Bitcoin Owner Has Just Two Guesses Left To Unlock $220 Million Or He Loses It Forever

Imagine having $ 220 million that you can only access with an encrypted password that you created years ago. Now imagine that you have no idea what a password is and you only have 10 tries to guess before $ 220 million is lost forever. Talk about stressful! This is the plight of the German-born San Franciscan Stephen Thomas. As of this week, his bitcoin portfolio is valued at $ 220 million and Thomas has no idea his IronK, the hard drive that allows him to access his digital wallet of 7,003 bitcoins. He lost the paper he had written years ago for his iron. Thomas has tried eight of his most used password combinations so far with no success.

Thomas is not the only bitcoin owner who is out of his account. The way cryptocurrency encrypts digital wallets means that many people have been locked out of their accounts due to lost or forgotten ironcases. About 20% of the current 18.5 million bitcoins are in lost or trapped purses. These pockets are worth $ 140 billion.

Photo by Dan Kitwood / Getty Images

Can you imagine the frustration of these bitcoin owners knowing that they have literally millions of dollars that they cannot access? In many cases, they hark back to the early days of digital wallet bitcoin, when no one really thought cryptocurrency would stop and would be worth anything. Unlike traditional banks such as financial companies like Chase and PayPal, which can reset a customer’s password by verifying information, bitcoin cannot do this. The main idea about Bitcoin by Satoshi Nakamoto, the mysterious creator of Bitcoin, is that it will allow anyone to open a digital bank account, which no government can regulate. For example, bitcoin is run by a network of computers that uses a complex algorithm that creates only one address and a private key for the person creating the account. Bitcoin’s computers allow networks to confirm passwords, allowing transactions without Bitcoin to know, view or gain access to that password. Basically, this means that a bitcoin account can be created without any form of identification. Unfortunately, this system did not take into account how many people are bad at remembering their passwords.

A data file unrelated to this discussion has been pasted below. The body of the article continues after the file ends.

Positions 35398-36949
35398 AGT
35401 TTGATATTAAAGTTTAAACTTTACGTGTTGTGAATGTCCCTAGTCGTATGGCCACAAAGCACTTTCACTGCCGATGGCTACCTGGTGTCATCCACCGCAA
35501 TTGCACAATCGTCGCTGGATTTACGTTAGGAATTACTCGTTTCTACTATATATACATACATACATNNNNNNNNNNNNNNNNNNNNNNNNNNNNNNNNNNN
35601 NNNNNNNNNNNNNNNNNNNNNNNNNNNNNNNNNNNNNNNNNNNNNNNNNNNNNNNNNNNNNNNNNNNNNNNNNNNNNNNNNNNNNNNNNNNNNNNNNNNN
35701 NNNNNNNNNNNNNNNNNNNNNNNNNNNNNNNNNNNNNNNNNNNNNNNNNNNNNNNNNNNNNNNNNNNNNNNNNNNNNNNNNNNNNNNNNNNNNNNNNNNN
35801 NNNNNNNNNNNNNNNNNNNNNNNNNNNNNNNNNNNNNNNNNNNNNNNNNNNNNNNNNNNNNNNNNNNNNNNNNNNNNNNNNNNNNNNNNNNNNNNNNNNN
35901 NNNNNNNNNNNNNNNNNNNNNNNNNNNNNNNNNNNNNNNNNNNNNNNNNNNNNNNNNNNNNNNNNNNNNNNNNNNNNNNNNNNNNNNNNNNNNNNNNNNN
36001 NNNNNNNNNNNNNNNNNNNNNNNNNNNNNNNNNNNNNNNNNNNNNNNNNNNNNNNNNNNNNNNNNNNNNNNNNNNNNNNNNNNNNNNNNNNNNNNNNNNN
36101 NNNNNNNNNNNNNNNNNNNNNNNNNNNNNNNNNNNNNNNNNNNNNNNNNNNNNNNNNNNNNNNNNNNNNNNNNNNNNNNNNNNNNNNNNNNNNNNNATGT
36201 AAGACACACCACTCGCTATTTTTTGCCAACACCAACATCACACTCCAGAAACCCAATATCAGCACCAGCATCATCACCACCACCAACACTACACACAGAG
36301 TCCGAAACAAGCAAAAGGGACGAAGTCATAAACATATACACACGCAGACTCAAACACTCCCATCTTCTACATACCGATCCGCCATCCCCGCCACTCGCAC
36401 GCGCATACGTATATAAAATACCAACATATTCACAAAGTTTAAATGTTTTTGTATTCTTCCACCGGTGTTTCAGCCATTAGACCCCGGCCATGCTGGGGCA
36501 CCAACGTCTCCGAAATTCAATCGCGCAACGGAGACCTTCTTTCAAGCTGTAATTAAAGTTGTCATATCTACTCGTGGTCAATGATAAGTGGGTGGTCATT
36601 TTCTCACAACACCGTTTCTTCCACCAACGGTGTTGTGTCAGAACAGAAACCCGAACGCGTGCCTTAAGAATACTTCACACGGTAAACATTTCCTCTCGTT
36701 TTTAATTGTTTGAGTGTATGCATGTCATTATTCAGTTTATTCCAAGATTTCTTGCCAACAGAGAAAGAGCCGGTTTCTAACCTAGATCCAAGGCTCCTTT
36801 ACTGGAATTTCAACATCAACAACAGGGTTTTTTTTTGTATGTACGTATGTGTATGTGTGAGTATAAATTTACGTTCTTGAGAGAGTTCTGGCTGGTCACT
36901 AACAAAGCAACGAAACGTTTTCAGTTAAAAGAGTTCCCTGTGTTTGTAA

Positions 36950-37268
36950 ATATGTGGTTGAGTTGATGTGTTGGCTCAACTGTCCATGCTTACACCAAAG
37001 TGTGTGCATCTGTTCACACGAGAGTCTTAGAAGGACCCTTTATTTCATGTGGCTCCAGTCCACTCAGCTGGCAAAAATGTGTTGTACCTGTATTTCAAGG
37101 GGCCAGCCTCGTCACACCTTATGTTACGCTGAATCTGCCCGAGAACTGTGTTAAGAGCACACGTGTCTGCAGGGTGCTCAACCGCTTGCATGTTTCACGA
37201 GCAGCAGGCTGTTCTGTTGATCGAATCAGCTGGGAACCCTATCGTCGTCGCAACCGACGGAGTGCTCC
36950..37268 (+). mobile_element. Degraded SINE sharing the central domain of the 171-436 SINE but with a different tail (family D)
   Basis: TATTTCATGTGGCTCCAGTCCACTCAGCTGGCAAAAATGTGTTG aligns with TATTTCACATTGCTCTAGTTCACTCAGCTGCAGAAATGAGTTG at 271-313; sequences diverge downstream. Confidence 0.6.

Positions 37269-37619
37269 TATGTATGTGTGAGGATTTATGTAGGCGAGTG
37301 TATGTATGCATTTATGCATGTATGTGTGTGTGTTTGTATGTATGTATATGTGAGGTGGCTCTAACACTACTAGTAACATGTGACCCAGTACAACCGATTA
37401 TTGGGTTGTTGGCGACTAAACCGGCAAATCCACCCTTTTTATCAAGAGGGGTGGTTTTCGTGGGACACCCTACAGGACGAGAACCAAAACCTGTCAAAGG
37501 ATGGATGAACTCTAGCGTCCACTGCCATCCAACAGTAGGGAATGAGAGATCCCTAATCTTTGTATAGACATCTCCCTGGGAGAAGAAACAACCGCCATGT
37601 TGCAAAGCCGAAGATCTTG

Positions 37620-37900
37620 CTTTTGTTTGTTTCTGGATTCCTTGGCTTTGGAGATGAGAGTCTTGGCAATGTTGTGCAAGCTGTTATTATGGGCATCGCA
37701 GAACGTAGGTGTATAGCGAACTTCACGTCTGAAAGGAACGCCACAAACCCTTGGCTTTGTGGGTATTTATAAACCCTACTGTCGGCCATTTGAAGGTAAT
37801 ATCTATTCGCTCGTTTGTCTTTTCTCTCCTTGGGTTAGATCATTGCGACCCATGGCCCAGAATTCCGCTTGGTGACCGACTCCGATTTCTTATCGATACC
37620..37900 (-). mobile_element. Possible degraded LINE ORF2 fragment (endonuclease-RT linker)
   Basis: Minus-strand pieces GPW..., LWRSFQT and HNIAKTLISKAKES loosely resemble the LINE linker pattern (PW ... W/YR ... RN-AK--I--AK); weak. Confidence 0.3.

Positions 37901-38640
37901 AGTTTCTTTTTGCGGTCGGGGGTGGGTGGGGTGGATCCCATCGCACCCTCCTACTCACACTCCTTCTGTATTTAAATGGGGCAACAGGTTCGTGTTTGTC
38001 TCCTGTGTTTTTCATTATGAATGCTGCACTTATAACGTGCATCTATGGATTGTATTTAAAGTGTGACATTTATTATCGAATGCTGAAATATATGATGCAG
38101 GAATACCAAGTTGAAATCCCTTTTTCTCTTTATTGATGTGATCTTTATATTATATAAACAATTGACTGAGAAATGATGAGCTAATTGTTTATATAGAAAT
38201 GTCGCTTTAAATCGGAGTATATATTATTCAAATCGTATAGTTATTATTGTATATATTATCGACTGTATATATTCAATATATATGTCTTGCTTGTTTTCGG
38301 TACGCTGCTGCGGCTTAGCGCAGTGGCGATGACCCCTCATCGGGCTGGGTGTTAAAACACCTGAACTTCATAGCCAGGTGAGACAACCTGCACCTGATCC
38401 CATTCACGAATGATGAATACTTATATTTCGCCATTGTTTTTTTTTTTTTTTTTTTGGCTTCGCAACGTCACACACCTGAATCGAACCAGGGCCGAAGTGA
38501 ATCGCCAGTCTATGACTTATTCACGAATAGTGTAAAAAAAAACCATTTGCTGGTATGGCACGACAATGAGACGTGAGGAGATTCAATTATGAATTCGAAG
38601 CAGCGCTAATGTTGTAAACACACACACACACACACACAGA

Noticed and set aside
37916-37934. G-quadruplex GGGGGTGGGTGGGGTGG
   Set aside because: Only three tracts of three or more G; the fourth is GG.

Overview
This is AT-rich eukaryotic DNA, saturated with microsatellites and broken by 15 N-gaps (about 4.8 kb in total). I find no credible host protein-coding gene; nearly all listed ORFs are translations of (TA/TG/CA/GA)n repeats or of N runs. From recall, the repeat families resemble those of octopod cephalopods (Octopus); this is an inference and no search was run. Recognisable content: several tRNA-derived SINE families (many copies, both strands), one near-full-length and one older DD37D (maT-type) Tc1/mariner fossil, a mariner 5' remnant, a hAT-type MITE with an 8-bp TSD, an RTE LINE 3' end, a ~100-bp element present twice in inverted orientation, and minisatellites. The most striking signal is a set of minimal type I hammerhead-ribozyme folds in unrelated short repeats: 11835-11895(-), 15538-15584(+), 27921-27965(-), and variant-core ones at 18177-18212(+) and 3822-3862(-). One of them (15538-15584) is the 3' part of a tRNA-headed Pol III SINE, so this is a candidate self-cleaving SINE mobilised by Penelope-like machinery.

For Stephen Thomas, it has been nine years since he has been forced out of his bitcoin wallet. In 2011, he was living in Switzerland and was given 7,002 bitcoins as payment to make an animated video called “WhatsApp Bitcoin”? Which introduced technology to the people. At that time, the price of bitcoin was $ 2. Today it costs $ 35,000 per bitcoin. Within the year, he lost a digital key to his bitcoin account. When he first realized that he had lost the password in 2012, he had a few weeks where he felt so desperate. Since that time, he has made his peace with it. Certainly, it helps that he has other bitcoin accounts that make him remember that passwords brought him more money than he could have ever hoped for. Thomas, a programmer, is the former CTO of the cryptocurrency company Ripple, also has an account loaded with that company’s XR currency.

But when it comes to that IronKey he doesn’t remember the password – Thomas isn’t giving it. He has stored it in a secure facility and is saving those last two guesses when someone develops a way to crack complex cryptocurrency passwords.

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